• Do a Cover Reveal — This one is a no-brainer. It seems natural to want to share my cover and a pre-order link in a big reveal. I’ll set up a Headtalker or Thunderclap and ask my friends on social media to participate. I’ll purchase Facebook ads to spread the news far and wide and build my profile on Goodreads. I’ll blog, and maybe I’ll ask a few other writer friends to feature me in their blog. I’ll experiment by commenting on a beach glass site I belong to — since beach glass is featured heavily in this story, it seems like a good idea.
  • Introduce a Newsletter — I’ve been slowly building an email list. Those folks will get my news first. And something special to make them glad they’ve subscribed.
  • Create a Book Trailer — Think movie trailer but for a book. I’d like to do several versions, featuring sites and sounds from Cleveland, and then share them over time via social media. Sounds fun, right?
  • Launch a Street Team — This is a group of supporters who want me to succeed. These folks will help me spread the word and be rewarded with free copies of my books and other special deals. If that sounds like you, let me know! A lot of authors use a private Facebook group for this, but I may use email, since not all my supporters use Facebook.
  • Ask for Reviews — I’m told reviews are hard to acquire. But I’ve already had a few friends commit to doing one. Anyone on my street team who does a review will receive a FREE e-copy of my book. This is a non-shareable copy but is a great deal for anyone willing to post a review. I also have a list of review sites I’ll email. And I’ve purchased a Net Galley membership for September. This is a site that provides the book free to readers willing to post a review.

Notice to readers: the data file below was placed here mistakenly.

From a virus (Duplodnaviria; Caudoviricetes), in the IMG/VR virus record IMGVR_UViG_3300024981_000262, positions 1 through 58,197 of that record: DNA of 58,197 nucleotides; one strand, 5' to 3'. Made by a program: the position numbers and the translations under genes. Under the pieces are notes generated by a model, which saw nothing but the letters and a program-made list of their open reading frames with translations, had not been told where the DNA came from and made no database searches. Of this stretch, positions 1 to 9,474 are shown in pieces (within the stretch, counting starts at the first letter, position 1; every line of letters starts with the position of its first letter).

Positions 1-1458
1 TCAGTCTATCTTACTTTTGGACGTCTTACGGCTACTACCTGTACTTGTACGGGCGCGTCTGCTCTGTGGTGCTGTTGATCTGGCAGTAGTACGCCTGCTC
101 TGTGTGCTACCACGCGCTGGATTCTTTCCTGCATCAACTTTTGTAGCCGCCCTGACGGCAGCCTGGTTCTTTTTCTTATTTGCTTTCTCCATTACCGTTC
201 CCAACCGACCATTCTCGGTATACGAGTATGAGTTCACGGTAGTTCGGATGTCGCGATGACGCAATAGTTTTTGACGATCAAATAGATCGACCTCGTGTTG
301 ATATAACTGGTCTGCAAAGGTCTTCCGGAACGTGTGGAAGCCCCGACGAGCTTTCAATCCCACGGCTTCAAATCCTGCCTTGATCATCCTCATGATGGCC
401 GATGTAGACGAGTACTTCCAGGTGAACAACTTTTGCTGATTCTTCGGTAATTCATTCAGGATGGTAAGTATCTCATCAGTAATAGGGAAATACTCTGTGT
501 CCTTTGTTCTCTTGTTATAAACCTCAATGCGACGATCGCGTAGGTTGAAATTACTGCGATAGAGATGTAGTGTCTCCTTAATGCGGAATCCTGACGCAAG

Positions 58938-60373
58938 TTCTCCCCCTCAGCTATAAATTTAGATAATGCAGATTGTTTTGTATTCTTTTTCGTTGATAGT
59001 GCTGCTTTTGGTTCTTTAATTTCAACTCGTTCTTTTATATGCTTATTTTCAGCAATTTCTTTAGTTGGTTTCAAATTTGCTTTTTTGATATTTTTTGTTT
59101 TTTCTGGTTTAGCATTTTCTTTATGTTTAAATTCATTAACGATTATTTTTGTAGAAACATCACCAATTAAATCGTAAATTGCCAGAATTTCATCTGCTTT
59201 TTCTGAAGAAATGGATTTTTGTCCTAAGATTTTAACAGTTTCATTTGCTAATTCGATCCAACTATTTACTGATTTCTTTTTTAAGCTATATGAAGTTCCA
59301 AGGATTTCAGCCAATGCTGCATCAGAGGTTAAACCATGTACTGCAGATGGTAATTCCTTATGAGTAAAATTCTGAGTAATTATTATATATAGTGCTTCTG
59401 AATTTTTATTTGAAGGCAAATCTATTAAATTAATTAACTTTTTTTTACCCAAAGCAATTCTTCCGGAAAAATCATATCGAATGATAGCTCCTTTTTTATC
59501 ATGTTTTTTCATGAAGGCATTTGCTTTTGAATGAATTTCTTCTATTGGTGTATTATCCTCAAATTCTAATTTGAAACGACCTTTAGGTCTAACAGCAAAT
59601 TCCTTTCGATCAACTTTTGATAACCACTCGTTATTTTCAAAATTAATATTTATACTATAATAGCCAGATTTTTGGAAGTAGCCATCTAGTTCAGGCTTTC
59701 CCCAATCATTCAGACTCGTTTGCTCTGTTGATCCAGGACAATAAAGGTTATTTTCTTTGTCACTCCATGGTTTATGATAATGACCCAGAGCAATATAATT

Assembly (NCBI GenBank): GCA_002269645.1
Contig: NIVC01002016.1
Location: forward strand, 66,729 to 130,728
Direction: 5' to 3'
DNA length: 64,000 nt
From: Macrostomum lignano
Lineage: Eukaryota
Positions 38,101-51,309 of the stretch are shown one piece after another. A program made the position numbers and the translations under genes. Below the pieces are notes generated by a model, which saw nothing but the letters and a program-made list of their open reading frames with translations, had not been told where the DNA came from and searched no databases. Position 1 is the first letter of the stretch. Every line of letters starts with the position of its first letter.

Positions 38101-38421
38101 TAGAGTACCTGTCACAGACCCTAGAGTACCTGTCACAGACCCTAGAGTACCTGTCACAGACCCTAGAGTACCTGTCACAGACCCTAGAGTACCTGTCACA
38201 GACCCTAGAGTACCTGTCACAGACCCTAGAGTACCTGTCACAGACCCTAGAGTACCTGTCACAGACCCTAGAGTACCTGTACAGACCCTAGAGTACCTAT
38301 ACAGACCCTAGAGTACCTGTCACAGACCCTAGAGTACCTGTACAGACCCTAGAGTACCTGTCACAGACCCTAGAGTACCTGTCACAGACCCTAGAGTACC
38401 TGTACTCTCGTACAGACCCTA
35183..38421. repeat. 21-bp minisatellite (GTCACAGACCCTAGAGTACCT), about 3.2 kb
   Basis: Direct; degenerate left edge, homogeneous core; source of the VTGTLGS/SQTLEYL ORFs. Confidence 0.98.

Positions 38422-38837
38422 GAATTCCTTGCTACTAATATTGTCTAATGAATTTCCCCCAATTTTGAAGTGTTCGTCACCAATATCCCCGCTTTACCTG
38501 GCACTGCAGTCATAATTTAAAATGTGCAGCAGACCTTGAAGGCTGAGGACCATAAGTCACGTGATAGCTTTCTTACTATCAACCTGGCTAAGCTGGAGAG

• Get Out and About — This one gets me all tingly with excitement. Nothing makes me happier than meeting new people and talking about my book! I have three Cleveland locations lined up to host book signing parties, but I’ll work to host a whole lot more this year and next. I’ll discuss what motivated me to write a paranormal romance, tell a few ghost stories, and describe my journey to publication. There will be prizes, of course, some fun beach glass giveaways, and anything else I can think of to make this a not-to-be-missed party.

    This seemed to be a hit at my first book reading, so perhaps I'll make some more.

    Beach glass candy seemed to be a hit at my first book reading, so perhaps I’ll make some more.

  • Stock Local Stores — Okay, I’ll admit. This one is more ego than anything and will probably end up costing me money. A printed book purchased through a small publisher like mine is not cheap. They don’t distribute to book stores, so I’ll have to purchase the book myself and then mark them up to make any sort of profit. Although I receive a discount, I’m told the shipping cost is astronomical. But I do plan to invest some money into purchasing printed copies for book signings and to stock a few around town, especially in small book stores and gift shops that sell beach glass. If those sell well, I’ll stock a few more.
  • Donate a Copy to the Local Library — This is a great way to give back to the community and make sure readers can find my book. Hopefully, they’ll like what they read and want more.
  • Donate to Charity — I’m looking for a local, Cleveland charity to donate a portion of sales from each book. I’m interested in donating to food banks and hunger centers, so if you know a worthy organization, let me know.
  • Pitching the Press — I’m hoping to garner articles in local newspapers and alumni publications from my alma maters. This is when it helps to have a sister who runs a newspaper and a friend who’s a reporter. And there are some great websites, like Cool Cleveland, I might approach.

What won’t I do initially?
Pay for blog tours or other advertisements. I’m going to wait a bit before considering anything costly. The marketing guru may be right. After all, this is a business. It would be smart to understand my revenue before shelling out big bucks for promotions.

So there you have it. What am I missing? I’m sure there’s something…scratches her head and tries to calm her racing heart